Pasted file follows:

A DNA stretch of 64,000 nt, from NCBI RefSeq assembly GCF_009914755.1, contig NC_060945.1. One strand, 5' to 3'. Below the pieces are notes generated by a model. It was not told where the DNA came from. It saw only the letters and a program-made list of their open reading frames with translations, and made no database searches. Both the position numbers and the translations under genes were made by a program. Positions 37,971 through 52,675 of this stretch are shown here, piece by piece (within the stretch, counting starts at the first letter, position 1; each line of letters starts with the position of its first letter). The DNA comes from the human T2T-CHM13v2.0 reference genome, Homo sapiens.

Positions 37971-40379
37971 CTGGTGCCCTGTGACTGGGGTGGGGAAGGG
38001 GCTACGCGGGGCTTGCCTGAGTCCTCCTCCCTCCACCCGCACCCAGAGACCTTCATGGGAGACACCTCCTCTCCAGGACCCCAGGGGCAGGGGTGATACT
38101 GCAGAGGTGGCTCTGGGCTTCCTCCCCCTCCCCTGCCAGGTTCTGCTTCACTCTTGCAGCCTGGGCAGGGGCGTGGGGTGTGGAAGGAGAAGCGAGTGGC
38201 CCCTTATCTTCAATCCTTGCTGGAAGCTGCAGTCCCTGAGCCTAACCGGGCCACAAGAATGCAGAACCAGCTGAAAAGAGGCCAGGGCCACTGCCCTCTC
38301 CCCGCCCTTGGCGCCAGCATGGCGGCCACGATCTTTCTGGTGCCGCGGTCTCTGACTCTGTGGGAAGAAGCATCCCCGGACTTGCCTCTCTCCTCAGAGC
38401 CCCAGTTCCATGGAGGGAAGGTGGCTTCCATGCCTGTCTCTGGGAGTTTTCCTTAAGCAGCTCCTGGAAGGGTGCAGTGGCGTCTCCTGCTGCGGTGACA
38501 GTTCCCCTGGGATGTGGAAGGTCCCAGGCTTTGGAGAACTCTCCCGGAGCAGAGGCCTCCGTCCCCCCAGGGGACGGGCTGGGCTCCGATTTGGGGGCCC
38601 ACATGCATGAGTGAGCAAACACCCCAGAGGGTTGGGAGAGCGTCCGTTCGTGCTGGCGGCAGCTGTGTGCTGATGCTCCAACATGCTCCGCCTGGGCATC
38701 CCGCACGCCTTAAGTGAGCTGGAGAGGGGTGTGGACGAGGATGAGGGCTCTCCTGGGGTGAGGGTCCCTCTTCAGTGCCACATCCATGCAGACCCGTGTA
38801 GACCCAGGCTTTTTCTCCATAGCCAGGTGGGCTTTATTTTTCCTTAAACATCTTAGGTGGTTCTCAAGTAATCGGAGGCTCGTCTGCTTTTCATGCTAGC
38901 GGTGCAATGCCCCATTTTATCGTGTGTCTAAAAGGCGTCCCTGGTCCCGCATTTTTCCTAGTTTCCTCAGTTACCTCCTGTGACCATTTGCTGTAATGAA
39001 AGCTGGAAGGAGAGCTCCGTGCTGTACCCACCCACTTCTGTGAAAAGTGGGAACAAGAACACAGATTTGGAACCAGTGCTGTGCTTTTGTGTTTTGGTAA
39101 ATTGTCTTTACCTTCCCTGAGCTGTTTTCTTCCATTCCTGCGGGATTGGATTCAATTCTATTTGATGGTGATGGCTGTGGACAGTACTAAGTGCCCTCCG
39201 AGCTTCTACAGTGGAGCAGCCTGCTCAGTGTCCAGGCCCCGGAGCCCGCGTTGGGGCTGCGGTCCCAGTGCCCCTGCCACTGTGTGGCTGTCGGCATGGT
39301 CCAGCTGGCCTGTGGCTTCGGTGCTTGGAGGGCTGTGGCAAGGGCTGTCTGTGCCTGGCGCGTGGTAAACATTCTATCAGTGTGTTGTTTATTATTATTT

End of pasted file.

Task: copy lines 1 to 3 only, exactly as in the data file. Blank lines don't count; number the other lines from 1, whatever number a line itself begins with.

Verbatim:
A DNA stretch of 64,000 nt, from NCBI RefSeq assembly GCF_009914755.1, contig NC_060945.1. One strand, 5' to 3'. Below the pieces are notes generated by a model. It was not told where the DNA came from. It saw only the letters and a program-made list of their open reading frames with translations, and made no database searches. Both the position numbers and the translations under genes were made by a program. Positions 37,971 through 52,675 of this stretch are shown here, piece by piece (within the stretch, counting starts at the first letter, position 1; each line of letters starts with the position of its first letter). The DNA comes from the human T2T-CHM13v2.0 reference genome, Homo sapiens.

Positions 37971-40379
37971 CTGGTGCCCTGTGACTGGGGTGGGGAAGGG